• Acute Stroke;
  • Antihypertensive Therapy;
  • Cerebrovascular Disorders;
  • Glyceryl Trinitrate;
  • Randomised-Controlled Trial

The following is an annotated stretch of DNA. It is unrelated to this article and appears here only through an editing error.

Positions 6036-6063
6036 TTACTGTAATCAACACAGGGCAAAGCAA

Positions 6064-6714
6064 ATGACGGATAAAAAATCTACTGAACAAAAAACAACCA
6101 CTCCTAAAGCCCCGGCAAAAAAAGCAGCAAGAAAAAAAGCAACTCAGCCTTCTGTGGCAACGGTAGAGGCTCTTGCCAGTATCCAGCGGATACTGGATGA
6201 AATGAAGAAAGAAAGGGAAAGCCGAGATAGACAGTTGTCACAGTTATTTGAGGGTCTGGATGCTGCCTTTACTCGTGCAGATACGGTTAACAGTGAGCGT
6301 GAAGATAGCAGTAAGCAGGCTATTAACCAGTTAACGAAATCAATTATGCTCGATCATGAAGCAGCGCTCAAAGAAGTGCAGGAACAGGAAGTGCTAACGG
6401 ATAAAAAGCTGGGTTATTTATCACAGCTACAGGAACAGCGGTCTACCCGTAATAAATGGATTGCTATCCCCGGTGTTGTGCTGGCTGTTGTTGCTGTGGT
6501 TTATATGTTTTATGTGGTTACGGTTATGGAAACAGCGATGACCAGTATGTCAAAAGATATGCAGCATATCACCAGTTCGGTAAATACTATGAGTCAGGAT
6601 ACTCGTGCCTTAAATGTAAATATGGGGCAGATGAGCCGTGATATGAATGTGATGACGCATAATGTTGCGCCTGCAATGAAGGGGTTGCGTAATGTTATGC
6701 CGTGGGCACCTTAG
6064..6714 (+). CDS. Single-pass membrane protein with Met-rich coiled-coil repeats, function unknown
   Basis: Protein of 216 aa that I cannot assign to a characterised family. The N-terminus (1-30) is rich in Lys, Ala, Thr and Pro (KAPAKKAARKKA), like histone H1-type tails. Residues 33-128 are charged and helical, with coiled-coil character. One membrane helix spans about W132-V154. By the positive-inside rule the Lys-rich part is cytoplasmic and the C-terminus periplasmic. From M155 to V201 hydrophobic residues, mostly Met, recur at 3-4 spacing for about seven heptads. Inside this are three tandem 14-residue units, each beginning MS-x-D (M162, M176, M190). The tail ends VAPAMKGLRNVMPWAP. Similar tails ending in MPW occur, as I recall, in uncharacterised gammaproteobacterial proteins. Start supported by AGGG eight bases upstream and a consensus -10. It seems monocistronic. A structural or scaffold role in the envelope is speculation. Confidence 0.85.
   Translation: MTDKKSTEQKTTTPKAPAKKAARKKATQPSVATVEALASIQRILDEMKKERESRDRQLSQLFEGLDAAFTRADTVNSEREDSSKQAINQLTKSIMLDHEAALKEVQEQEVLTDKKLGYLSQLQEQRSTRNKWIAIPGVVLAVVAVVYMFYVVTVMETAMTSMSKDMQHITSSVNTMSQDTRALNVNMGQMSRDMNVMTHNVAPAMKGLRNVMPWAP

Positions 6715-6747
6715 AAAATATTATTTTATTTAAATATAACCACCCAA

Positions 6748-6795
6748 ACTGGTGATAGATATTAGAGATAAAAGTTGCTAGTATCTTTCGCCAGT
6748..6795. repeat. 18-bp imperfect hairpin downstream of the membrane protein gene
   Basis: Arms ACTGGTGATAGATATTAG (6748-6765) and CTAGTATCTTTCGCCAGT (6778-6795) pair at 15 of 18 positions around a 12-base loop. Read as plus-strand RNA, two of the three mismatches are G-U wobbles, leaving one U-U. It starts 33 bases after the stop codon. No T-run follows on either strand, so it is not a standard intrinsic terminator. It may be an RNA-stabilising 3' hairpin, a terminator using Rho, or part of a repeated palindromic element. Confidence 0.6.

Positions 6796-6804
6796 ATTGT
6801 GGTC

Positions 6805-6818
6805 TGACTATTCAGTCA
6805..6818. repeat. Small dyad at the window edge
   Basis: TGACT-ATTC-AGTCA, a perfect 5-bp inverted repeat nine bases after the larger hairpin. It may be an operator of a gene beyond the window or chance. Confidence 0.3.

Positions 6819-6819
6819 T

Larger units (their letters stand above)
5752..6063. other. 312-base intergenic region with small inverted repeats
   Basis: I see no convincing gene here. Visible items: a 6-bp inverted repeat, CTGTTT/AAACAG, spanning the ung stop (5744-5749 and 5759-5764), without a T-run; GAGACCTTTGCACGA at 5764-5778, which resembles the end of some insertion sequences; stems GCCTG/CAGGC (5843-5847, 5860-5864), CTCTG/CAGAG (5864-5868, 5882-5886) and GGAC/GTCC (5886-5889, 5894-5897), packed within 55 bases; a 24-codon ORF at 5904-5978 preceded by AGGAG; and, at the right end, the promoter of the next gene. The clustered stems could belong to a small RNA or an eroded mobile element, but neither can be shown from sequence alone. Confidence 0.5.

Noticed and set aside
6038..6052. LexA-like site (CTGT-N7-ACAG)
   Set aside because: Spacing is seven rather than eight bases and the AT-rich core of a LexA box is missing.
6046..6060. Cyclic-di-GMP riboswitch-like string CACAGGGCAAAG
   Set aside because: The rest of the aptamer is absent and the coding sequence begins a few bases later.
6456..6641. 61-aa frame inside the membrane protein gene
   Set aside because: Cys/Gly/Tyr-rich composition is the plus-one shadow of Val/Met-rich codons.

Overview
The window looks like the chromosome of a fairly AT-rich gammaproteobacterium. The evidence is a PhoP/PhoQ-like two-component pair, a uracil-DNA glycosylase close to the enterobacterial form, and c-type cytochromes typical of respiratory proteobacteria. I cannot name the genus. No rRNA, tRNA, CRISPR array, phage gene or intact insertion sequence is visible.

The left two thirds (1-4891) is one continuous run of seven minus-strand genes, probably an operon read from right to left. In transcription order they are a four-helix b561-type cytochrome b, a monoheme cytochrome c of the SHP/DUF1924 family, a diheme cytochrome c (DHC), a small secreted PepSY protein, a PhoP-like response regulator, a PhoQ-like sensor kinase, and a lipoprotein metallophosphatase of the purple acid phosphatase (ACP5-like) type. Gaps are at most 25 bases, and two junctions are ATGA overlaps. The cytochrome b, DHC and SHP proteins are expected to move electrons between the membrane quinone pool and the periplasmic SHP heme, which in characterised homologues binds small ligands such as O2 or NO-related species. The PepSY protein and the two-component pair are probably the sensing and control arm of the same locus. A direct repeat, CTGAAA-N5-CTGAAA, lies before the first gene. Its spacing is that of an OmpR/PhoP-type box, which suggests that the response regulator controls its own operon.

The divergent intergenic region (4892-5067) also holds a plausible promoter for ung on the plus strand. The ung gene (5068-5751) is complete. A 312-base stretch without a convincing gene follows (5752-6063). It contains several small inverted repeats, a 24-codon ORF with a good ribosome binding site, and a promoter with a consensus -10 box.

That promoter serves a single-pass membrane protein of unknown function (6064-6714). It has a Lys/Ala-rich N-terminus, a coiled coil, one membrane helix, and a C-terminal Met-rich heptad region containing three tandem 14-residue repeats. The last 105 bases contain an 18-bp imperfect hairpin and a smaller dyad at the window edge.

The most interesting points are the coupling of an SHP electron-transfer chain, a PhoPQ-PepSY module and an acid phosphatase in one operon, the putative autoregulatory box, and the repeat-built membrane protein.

Abstract High blood pressure (BP) is common in acute stroke and is independently associated with a poor outcome. Many patients with acute stroke are taking antihypertensive medications. To test the safety and efficacy of 7 days of transdermal glyceryl trinitrate (GTN, 5 mg/day) vs. no GTN in patients with acute stroke; patients taking antihypertensive therapy immediately before their stroke are also randomised to continue vs. stop this temporarily. ENOS is a prospective international multicentre single-blind randomised-controlled trial in 5000 patients with acute (<48 h of onset) ischaemic or haemorrhagic stroke. The primary outcome is combined death and dependency (modified Rankin scale >2) at 90 days measured by blinded central telephone follow-up. Secondary outcomes include: BP over the 7 days of treatment; death, impairment (Scandinavian stroke scale), recurrence, and neuroimaging at 7 days; discharge disposition, disability (Barthel index), cognition (mini-mental status examination) and quality of life (EuroQoL). The sample size will allow an absolute difference in death/dependency of 5% to be detected with 90% power at 5% significance for GTN versus no GTN. Randomisation and data collection are performed over a secure Internet site with real-time data validation. Neuroimaging and serious adverse events are adjudicated blinded to treatment.